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Picture essay: artist Roger Large

By West Country Life  |  Posted: March 15, 2014

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Artist Roger Large was born a Liverpudlian.

The Liverpool accent has long departed. Probably lost somewhere between Liverpool College of Art and the trip south to the Royal College of Art.

Not that artist Roger Large is affected in any way, he wears his heart on his sleeve. In fact that sleeve can form part of his mixed media paintings. The fabric of his shirt is glued and covered with oil paint, multi-layers and expertly applied.

"I don't waste anything, I tear the pieces and work them into the art."

Talking at his home in west Somerset he explains his work is "about things, and not of things".

A lover of the shape of bottles, he is pleased by a Chivers jam jar he found in a hedgerow. On a window sill stands an array of bottles of all shapes and sizes, extracted from his mother's medicine chest.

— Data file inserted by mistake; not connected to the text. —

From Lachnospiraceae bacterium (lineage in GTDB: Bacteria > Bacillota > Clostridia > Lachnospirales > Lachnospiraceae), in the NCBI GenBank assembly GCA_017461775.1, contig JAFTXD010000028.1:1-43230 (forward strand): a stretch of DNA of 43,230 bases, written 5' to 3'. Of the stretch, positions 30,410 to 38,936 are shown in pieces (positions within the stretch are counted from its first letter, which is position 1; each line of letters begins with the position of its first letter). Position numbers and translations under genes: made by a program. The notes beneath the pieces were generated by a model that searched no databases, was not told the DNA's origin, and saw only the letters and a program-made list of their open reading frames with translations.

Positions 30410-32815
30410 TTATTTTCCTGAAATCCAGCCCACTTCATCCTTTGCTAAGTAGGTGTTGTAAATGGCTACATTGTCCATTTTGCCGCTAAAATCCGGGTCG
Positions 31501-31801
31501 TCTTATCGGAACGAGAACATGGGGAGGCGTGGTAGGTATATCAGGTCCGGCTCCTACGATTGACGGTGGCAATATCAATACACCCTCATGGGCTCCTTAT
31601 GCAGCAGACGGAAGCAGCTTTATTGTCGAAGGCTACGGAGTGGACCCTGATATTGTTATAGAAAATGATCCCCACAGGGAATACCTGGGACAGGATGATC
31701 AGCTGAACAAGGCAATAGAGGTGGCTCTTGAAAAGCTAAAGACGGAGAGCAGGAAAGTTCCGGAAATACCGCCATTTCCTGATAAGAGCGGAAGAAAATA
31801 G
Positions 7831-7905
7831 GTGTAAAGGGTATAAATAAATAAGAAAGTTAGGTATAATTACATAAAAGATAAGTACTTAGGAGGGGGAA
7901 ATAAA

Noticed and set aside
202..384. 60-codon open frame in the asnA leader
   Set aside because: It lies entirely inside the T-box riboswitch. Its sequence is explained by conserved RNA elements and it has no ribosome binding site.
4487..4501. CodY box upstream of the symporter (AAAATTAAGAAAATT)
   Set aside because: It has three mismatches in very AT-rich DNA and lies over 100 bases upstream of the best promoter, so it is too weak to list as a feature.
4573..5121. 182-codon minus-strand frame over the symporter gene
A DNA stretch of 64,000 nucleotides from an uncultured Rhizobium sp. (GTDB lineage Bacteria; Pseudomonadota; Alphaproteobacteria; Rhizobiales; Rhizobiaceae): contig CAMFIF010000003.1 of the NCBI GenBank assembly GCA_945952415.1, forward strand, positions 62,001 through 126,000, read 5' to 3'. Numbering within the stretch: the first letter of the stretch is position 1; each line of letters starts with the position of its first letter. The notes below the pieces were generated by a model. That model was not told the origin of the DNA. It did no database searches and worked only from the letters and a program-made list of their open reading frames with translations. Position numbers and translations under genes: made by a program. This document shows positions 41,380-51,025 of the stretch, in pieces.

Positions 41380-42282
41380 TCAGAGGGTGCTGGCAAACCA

Beside a gilt-framed mirror hangs a surprise, a delightful figurative work of a vase of flowers, exquisite colours, magnetically engaging. A gift to Maggie, his wife of 41 years: "to keep her quiet," he jokes.

"He would like it back, but he cannot afford it," retorts the lady who shares his life.

Roger found Liverpool College of Art in the 1960s a lively place and he remembers a confident John Lennon.

"He was very successful with his music at that time, and a year above me, and wasn't going to bother with a bloke like me."

Roger, aged 75 this month, always found jazz or classical more interesting than pop music. "I saw and heard Miles Davis and Theolonius Monk," he says. The jazz greats are still Roger's partners in creativity. Oil and acrylic are worked into paintings to their sounds.

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